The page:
A tale of two epitaphs: The haunting of Port Arthur tells a bigger Australian story than it seeks to…

We’re on holidays in Tasmania. It’s stunning. We’ve been to snow fringed lakes, and stunning bays, and we’re now enjoying historic Hobart. Yesterday, en route to Hobart, we spent some time in Port Arthur at the world heritage listed historic site that is the best preserved remnant of Australia’s convict history; it was a prison settlement, and like most historical sites the place itself, and its architecture, tells a story that functions as a backdrop to the stories of lives lived and lost in our nation’s past.

Port Arthur’s historical site, of course, occupies a more recent place in the Australian story and our national psyche. In 1996 it was the site of Australia’s last shooting massacre, when a young man named Martin Bryant entered the historic site and sprayed staff and visitors with bullets, taking 35 lives and leaving 23 people wounded. This shooting led to a significant change to Australia’s gun laws, and left an indelible mark on the historic site; where there’s now a moving tribute to those who were killed or wounded in the massacre, and to those brave people who rushed to the aid of the victims. It’s a solemn monument to a significant moment in our national story.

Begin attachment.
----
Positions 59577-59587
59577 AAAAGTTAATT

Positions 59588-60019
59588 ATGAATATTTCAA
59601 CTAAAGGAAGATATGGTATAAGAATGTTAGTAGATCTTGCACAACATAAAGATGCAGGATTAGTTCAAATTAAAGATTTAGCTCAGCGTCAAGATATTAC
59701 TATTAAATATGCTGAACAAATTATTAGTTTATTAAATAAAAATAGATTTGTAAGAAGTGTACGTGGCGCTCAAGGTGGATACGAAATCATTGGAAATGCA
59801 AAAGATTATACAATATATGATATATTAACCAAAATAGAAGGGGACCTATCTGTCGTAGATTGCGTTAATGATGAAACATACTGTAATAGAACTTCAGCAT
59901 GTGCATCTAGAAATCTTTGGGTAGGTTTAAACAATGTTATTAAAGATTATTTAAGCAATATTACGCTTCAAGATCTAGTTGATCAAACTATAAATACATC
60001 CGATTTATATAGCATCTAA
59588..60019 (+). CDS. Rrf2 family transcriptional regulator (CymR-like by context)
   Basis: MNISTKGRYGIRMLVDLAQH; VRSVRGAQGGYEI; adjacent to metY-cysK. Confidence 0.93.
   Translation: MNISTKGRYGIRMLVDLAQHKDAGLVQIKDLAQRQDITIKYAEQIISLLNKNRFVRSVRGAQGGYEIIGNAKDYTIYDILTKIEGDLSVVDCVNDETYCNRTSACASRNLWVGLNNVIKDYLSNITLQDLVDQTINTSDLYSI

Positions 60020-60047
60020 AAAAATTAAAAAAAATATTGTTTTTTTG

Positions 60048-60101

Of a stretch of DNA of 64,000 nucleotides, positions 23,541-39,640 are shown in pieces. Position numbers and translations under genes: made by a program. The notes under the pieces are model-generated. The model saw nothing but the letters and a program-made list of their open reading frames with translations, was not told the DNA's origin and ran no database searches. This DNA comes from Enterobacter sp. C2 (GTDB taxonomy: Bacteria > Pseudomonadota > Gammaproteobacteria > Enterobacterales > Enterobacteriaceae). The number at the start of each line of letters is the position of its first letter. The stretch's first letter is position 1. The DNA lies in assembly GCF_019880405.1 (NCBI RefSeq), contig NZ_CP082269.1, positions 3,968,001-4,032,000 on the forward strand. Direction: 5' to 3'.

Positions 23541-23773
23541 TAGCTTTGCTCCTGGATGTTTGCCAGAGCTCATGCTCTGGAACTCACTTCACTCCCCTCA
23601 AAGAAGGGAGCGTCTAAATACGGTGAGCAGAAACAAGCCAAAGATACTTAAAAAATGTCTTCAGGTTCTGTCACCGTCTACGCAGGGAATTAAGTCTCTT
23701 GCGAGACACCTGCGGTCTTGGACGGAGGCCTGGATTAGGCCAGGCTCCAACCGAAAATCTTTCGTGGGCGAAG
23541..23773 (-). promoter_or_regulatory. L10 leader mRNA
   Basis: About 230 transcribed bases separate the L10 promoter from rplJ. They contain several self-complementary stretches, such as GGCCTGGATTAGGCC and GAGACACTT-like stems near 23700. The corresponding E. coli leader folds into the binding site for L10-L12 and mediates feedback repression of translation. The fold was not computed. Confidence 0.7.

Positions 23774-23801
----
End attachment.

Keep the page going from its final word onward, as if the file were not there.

What fascinated me more than the conditions of the prisoners, government officers, and settlers in the historic site was the prominent space given to Christianity in the lives of both the convicts and the establishment. The church that met on the hill above the settlement hosted services attended by 1,100 people per Sunday. The building that hosted these gatherings was, from 1836, a grand, convict-built, sandstone structure in prime position on the hill; a prominent and unmissable reminder of the place of Christianity in the lives (and attempted reform) of those sent to the colony, a constant visible presence reminding those living in the community of the inherent dignity and value of all human life; a reminder it appears at least some of those in charge of life in the prisons took on board (according to the records quoted in signage on the site).